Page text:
Cow manure- Using manure is another way to add valuable organic matter and fertiliser to your soil. Locally, I have seen heat-treated cow manure sold in plant nurseries in Warsan. Fresh manure must be treated and aged before it can be used in the vegetable garden. Cow manure is not as rich in nutrients as say, chicken manure, but that makes it safe to use in large quantities. It has a high ratio of nitrogen which is great for giving young plants a good start. You may however have reservations about using manure if you want to use purely vegetarian or strictly organic growing methods. There are alternatives such as Alfalfa meal, Seaweed and Kelp. Shalimar Herbals has recently introduced a Cocopeat fertiliser that includes seaweed. However, I have not personally tried it yet.

Bone meal - Bone meal is a mixture of crushed and ground animal bones, often used in organic gardens. It is a great source of phosphorous and is commonly added to planting holes before putting in transplants as it encourages strong and healthy root growth. However, used on its own, it is not a sufficient source of nitrogen and potassium. Bone meal is hard to come by locally but you may just chance upon it in a plant shop or garden centre.

Fish Blood and Bone- Fish Blood and Bone is an excellent multi-purpose fertiliser with just the right balance of nitrogen, phosphorus and potassium for your vegetable plants. I recently came across organic fish-based fertiliser pellets in Satwa and Dubai Garden Centre (Dhs 15-19).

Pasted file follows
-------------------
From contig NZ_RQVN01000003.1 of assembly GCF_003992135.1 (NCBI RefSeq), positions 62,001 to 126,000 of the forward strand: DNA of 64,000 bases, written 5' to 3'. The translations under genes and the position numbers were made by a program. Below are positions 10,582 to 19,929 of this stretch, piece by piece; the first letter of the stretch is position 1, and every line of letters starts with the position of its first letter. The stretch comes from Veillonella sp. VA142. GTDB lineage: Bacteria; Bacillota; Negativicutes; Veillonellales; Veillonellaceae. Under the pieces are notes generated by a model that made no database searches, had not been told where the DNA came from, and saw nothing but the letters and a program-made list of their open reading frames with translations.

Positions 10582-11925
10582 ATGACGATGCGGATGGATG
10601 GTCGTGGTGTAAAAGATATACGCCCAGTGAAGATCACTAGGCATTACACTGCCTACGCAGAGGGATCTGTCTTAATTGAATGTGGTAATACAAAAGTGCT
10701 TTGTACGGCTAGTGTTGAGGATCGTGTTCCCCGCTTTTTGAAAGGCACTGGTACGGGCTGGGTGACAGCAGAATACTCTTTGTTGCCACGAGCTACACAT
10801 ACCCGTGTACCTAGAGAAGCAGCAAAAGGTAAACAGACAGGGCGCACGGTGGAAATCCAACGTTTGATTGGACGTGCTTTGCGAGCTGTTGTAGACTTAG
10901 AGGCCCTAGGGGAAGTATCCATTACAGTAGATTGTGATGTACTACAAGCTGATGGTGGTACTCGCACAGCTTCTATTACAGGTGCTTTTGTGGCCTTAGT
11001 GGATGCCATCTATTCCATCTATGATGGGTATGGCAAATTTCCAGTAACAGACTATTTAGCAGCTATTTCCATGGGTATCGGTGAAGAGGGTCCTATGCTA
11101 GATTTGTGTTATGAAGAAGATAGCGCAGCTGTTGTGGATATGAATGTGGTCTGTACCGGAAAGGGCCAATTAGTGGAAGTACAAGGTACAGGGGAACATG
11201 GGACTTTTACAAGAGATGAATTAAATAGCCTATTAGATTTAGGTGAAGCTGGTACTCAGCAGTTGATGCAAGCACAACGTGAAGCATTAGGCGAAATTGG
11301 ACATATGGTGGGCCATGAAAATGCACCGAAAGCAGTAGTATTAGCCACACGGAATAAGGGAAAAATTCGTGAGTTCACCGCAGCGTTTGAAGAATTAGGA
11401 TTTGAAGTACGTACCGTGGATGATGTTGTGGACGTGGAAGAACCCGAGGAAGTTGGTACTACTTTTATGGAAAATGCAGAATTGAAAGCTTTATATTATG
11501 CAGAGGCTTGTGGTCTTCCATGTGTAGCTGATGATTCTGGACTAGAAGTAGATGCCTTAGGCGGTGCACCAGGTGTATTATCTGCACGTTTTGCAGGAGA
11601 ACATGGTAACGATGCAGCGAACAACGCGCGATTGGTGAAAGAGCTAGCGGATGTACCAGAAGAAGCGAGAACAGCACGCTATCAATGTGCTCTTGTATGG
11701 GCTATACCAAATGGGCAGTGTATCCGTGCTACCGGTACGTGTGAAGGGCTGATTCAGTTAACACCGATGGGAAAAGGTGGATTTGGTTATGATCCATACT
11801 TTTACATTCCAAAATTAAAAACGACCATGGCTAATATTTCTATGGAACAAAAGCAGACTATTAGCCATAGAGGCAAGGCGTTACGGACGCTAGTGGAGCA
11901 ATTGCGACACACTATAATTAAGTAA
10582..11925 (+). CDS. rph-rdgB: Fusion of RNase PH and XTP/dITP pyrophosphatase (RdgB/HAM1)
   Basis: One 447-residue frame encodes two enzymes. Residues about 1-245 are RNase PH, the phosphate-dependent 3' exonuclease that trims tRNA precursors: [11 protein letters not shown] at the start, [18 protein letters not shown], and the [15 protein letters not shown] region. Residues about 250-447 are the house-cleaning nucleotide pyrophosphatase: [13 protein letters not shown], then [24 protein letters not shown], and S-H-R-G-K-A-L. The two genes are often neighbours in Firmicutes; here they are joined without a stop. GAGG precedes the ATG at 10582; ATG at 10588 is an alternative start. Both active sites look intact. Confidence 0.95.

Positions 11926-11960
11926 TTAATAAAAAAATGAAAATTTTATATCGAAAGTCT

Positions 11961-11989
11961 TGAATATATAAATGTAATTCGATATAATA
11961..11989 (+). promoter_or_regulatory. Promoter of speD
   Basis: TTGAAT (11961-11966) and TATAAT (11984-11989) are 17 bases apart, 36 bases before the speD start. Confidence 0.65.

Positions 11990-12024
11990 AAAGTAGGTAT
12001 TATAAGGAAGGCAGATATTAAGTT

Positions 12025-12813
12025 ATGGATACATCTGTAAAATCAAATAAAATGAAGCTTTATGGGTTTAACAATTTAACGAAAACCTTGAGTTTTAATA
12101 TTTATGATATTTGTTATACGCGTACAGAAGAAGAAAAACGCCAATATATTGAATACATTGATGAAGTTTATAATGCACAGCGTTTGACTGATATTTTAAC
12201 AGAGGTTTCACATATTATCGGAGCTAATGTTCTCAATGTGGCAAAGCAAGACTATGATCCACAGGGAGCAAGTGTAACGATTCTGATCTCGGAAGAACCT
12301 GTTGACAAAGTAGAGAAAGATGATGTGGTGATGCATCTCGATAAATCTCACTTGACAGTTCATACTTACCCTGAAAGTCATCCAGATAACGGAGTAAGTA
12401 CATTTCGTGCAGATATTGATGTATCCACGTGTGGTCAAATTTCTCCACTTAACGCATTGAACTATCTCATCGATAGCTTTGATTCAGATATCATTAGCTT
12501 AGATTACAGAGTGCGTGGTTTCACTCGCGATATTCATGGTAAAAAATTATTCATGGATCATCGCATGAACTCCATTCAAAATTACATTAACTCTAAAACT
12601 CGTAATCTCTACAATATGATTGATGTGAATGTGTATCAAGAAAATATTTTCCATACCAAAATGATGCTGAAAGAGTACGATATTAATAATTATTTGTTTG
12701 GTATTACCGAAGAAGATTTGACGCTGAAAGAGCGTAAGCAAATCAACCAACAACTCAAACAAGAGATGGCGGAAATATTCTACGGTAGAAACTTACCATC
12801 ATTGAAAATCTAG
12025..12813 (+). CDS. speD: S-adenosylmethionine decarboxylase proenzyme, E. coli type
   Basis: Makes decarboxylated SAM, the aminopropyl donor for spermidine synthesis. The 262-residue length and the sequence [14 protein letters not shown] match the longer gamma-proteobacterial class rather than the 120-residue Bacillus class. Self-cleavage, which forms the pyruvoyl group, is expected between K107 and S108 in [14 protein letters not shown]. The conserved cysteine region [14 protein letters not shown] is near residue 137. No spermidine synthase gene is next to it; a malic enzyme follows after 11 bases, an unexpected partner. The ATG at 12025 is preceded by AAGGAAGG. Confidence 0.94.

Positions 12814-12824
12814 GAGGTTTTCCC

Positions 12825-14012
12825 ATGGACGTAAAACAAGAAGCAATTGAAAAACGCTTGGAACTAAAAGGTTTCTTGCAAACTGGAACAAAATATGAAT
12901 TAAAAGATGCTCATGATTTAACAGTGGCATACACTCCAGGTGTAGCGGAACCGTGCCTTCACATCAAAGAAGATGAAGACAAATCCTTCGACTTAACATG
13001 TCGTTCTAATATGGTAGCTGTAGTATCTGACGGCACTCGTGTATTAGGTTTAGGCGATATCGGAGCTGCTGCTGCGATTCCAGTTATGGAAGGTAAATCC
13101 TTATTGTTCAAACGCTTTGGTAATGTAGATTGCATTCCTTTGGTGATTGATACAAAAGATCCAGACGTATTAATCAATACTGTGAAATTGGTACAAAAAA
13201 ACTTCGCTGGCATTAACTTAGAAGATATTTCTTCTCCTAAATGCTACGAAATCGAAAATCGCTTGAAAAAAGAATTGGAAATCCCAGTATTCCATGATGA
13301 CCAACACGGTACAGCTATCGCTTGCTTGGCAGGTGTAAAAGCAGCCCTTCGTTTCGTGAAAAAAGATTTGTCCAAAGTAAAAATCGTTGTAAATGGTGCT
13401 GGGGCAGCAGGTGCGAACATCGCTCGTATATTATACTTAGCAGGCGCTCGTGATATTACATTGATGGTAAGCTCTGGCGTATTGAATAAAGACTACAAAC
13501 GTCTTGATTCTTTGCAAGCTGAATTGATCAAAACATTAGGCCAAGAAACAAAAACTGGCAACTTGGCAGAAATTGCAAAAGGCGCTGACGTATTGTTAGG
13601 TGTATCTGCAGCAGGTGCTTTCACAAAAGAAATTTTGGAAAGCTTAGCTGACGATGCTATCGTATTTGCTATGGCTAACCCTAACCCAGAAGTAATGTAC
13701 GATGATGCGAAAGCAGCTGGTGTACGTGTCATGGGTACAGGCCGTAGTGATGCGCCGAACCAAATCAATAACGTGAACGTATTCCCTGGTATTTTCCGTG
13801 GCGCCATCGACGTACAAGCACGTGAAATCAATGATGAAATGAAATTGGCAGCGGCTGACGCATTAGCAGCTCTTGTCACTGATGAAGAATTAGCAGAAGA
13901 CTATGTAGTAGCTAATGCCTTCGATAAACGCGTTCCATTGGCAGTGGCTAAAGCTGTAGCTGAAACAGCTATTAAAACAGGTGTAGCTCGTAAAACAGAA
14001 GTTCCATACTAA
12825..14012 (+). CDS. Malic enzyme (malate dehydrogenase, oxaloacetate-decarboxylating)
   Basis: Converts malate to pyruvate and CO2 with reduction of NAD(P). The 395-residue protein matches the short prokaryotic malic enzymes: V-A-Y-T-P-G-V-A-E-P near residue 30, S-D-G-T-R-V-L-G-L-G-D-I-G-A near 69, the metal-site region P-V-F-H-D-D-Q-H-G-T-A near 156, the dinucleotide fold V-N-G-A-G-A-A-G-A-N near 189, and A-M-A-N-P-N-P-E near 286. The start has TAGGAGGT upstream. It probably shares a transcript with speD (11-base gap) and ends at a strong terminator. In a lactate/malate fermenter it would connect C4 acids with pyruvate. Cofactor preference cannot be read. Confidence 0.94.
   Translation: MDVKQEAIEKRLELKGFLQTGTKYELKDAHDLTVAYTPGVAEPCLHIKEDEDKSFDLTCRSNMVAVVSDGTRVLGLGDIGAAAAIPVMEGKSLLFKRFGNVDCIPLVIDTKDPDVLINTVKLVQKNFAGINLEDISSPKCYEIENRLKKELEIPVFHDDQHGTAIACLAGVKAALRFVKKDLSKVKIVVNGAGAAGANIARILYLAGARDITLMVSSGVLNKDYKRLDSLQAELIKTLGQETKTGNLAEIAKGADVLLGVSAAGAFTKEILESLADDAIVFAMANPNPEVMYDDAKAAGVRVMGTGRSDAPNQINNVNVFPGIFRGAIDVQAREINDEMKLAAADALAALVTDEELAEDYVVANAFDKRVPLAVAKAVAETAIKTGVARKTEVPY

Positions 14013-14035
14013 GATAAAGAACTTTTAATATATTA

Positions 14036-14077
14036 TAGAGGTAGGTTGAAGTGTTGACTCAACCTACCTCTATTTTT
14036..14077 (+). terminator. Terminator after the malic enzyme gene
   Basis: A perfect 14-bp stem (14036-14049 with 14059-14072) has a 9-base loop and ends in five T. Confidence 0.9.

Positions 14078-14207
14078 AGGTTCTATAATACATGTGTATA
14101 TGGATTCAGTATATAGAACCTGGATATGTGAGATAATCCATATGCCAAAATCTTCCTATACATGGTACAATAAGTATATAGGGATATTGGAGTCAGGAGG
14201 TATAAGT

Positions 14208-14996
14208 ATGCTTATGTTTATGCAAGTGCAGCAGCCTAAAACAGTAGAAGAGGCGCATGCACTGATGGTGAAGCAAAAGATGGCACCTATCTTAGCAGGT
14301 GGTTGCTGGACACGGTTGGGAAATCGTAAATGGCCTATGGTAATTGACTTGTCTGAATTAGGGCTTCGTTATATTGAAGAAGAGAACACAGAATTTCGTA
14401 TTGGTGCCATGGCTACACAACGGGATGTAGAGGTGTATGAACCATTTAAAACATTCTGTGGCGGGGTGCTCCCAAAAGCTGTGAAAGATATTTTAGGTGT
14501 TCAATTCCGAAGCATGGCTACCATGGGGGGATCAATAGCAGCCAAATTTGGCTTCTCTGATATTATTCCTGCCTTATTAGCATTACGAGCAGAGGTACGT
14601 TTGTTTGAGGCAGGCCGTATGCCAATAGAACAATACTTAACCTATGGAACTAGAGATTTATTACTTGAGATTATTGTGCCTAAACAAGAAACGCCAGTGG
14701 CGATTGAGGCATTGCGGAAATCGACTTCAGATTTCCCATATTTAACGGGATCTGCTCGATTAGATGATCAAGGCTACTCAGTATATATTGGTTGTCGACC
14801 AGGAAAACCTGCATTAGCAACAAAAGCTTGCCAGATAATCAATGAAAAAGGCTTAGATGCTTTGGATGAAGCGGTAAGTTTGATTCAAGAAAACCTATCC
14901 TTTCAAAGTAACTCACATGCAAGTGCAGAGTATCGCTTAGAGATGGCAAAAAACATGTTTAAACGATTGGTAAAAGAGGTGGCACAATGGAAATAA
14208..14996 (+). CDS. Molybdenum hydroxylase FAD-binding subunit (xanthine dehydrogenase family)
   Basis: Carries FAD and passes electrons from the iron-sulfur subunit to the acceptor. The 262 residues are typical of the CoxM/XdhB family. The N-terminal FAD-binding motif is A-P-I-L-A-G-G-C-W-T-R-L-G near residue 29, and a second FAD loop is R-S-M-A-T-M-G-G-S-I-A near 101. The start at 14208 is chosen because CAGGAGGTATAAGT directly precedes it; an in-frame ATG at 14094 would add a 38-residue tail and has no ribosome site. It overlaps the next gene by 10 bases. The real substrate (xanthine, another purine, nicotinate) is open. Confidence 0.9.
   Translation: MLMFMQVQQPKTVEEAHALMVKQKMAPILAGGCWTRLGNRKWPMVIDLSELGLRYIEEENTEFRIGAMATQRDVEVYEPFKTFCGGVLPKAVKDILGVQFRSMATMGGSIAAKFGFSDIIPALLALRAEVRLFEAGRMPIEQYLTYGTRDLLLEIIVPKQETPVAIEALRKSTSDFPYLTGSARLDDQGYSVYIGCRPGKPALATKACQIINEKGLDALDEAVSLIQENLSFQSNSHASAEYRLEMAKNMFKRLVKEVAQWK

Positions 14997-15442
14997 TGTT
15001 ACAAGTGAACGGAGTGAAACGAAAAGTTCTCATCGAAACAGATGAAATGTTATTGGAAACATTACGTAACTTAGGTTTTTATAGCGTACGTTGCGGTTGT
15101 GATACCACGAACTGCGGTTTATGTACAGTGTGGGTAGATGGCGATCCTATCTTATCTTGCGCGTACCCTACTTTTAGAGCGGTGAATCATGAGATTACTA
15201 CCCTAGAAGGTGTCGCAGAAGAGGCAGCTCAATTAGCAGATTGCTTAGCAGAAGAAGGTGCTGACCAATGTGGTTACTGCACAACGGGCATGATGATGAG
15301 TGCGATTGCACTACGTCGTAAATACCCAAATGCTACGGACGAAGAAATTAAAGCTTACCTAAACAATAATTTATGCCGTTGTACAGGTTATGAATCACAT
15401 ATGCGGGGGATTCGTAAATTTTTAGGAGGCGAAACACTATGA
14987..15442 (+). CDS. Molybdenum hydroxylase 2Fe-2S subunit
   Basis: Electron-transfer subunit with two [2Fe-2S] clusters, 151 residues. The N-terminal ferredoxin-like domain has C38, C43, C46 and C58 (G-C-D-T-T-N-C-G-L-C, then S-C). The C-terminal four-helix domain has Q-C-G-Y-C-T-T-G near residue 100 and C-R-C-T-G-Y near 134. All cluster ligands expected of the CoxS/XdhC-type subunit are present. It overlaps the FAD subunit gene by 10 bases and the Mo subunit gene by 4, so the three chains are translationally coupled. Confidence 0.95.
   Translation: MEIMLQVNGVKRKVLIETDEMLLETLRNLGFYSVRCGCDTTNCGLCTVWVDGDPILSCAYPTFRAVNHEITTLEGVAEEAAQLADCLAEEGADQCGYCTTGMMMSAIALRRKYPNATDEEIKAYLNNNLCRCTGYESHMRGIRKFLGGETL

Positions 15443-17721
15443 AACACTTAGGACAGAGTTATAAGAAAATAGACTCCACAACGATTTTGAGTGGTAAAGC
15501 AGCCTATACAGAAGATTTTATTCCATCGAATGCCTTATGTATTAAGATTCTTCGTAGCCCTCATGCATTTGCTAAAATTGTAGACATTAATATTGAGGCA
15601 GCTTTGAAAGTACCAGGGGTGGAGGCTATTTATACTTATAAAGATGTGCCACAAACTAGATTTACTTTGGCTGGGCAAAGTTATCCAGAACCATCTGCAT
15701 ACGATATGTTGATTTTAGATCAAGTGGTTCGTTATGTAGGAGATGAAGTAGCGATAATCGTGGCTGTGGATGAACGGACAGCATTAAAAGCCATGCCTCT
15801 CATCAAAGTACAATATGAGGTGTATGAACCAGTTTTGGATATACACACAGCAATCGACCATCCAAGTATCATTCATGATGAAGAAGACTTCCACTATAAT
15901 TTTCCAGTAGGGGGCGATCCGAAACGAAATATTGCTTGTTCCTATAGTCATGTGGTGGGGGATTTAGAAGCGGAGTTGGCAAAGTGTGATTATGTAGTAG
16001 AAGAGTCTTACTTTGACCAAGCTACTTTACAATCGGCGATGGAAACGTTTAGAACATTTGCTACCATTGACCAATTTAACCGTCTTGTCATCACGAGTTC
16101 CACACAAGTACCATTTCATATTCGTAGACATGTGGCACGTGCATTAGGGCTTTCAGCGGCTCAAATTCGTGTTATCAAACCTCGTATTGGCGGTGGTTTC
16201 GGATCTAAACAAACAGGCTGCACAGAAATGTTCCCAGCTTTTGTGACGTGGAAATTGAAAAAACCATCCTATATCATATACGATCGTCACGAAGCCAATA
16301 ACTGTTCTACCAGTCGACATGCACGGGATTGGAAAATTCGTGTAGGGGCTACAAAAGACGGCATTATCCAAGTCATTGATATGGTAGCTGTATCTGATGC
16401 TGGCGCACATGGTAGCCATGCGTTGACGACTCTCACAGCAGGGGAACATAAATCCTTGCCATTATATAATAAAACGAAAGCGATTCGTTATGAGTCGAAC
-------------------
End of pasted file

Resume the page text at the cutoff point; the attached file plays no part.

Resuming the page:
Neem fertlizer-  Neem-based fertilisers are a great vegetarian source of nutrients for your plants. Locally, I have only found Shalimar to sell a Neem Herbal fertiliser which has a high ratio of nitrogen along with other nutrients and of course, Neem's incredible capability to repel pests such as nematodes.

NPK - 'NPK' is usually used to refer to synthetic fertilisers with very specific quantities of nitrogen, phosphorous and potassium alongwith trace elements such as magnesium and iron. Most vegetable plants need a fertiliser high in potassium, which aids flowering and fruiting. Be careful to read the label on any fertiliser you buy, organic or synthetic. Products such as GrowFast or Phostrogen can be added to the potting mix in recommended quantities to fertilise your plants. They don't do anything in the way of improving soil structure and introducing healthy microbes.

Different plants have different nutrient needs

Leafy vegetables such as spinach, lettuce and herbs will appreciate an all-purpose fertiliser or one high in Nitrogen for good green growth.

Fruiting plants such as tomatoes, aubergines and beans benefit from a high potassium fertiliser, especially one they begin to flower.

Root vegetable plants such as potatoes need to be fertilised with fertilisers high in both phosphorus and potassium.

Some vegetables such as carrots and radishes are actually not too bothered about being fertilised. Indeed, they don't much like it. If grown in soil too rich, they will produce abundant leafy growth but misshapen, woody roots.